The future is open: Caton Technology on harnessing IP for sports contribution
By Jason Ho, senior business development director, Caton Technology
It has been hard to avoid the talk around IP circuits for contribution and remote production. It has long been seen as a goal, for all sorts of practical reasons. Personnel costs are at the top of the list; as well as saving travel and accommodation, people are more productive in their home environment than on the road.
But sport has had an inherent resistance to this. The challenge for sport is that the signal absolutely has to get through. You cannot ask for take two of the UEFA Champions League Final. It has to be in sparkling quality because viewers need the detail to understand the plays. And it has to be very low latency, because live means live, not some seconds – or minutes – later.
But, for reasons we are all tired of talking about, the last two years have seen broadcasters adopting remote production as a survival tactic. When there are huge limitations on travel, there really is no choice.
Technology and economics also have a part to play. Satellite capacity is becoming more constrained. The spectrum for C-band satellites will be taken by 5G (and 6G) cellular links.
Fibre is good but inflexible. Major stadiums will have plenty of dark fibre permanently installed, but for most venues getting dedicated fibre connectivity means months of planning and installation. That, in turn, has to be paid for; contracts are likely to be measured in years when you only want hours.
The solution is the open internet. It can be implemented at very short notice, and you only pay for what you get.
Coping with network limitations
But of course, there are challenges. Bandwidth over the internet will be constrained, so you need to add a transport layer that provides the quality required with the resilience to network limitations. This needs to be designed for real time, broadcast-quality video transmission.
Often forgotten in these considerations is that the service level has to be maintained from the point of origination – the sports venue – to the point of delivery – the broadcast facility. It is relatively easy to offer, say, four nines reliability from point-of-presence to point-of-presence. But it is only of use to broadcasters if you can deliver a demanding SLA from end to end.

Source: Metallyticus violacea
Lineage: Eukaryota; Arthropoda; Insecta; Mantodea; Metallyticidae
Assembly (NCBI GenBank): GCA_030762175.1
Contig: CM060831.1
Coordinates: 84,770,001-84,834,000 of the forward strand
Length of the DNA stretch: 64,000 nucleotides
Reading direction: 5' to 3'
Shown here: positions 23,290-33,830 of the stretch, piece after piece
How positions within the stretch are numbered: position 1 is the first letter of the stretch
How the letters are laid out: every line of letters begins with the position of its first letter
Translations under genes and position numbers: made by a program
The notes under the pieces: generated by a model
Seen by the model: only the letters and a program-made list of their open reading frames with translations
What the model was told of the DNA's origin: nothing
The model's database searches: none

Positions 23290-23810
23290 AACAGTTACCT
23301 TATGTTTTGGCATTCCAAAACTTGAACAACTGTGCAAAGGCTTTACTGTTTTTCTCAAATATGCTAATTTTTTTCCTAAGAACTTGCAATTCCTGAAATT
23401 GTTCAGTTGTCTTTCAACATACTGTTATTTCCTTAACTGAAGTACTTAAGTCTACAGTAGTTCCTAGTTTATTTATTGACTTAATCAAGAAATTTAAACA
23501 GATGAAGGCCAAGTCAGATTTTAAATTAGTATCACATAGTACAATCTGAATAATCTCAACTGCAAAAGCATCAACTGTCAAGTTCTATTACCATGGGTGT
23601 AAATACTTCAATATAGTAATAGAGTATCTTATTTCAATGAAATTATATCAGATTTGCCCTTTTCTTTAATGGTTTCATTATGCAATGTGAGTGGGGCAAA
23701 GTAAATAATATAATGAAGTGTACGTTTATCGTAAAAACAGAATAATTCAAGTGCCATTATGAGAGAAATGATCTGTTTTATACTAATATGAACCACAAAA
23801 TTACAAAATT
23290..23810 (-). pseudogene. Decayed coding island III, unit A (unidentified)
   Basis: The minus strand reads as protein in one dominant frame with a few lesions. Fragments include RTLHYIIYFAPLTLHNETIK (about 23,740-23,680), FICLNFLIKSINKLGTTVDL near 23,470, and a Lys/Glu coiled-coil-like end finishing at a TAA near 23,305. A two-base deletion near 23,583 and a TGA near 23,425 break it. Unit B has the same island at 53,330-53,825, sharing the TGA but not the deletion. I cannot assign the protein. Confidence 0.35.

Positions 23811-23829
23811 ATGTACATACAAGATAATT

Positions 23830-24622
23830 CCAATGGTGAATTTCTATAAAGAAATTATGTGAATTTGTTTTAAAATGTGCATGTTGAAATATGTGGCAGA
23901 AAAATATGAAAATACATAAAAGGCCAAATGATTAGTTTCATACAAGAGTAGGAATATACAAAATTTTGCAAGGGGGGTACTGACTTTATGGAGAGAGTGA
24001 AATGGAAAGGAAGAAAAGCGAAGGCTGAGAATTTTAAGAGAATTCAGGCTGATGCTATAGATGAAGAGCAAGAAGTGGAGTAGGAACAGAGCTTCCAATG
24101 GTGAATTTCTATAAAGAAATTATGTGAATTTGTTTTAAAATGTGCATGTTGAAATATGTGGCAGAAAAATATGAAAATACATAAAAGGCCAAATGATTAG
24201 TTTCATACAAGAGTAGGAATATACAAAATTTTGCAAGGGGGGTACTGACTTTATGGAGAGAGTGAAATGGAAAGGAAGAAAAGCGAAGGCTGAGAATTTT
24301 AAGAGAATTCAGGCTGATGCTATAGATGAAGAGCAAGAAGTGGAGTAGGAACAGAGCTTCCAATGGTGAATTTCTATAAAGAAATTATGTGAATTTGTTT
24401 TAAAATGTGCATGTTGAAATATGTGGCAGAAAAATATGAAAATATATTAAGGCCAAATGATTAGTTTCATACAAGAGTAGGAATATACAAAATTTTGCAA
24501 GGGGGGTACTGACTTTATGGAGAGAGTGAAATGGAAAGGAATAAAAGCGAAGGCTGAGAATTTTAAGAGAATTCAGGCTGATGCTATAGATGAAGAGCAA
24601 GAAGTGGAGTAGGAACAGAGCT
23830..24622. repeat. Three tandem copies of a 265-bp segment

Next is the question of synchronisation, which is difficult for multiple sources over the public internet where each individual stream might take a different path. In remote production, all the sources have to be timed or the audience will immediately lose faith in your coverage. You will be regarded as amateurish if the viewer cannot be intuitively sure what is actually live, what is happening now.
One of the benefits of remote production is that you can keep your talent – commentators and pundits – back at base. But the commentary has to match the pictures or, again, you alienate viewers.
For the last year and a half, sports broadcasters have had to make do with what was available, to keep top sport on television in the time of COVID. Audiences are tired of this now and expectations are rising. Synchronisation, as well as quality management and resilience, have to be built into the transport layer if it is to succeed.
There is perhaps an unexpected benefit of remote production using the open internet; it is as easy to route signals to the cloud as to anywhere else. While live broadcasting means delivery to the production centre, adding it to cloud storage simultaneously has distinct advantages.
Editing in the cloud is already common. But generally, this means the editor is working with low-resolution proxies. That is fine for a fast turnaround package, like the half-time highlights. But more considered pieces really need the editor to see the full detail.
With content in the cloud though, you can apply big data principles to gain added value. One application is to speed up localisation using artificial intelligence (AI). In the first instance, this could mean automatically generating the score and information feeds in multiple local languages.
The extension of this is to use AI to analyse the action and match it with face recognition, to automatically generate live text commentary. This might not be appropriate for all-action sports, but games with a natural cadence, like cricket, say, could easily use this.
What the AI generates might not satisfy the hardcore sports fan, who wants the detailed analysis a former player can provide. But it will provide explanation and engagement for the casual viewer. That is important because if you draw the casual viewer in by popularising the game through understanding, then you grow your audience and, ultimately, revenues.
Cisco research says that 82% of all internet traffic will be video in 2022. Not all of that will be premium quality, of course, but the technology is there when needed. Even for the very demanding world of sport, the future is open, the future is IP.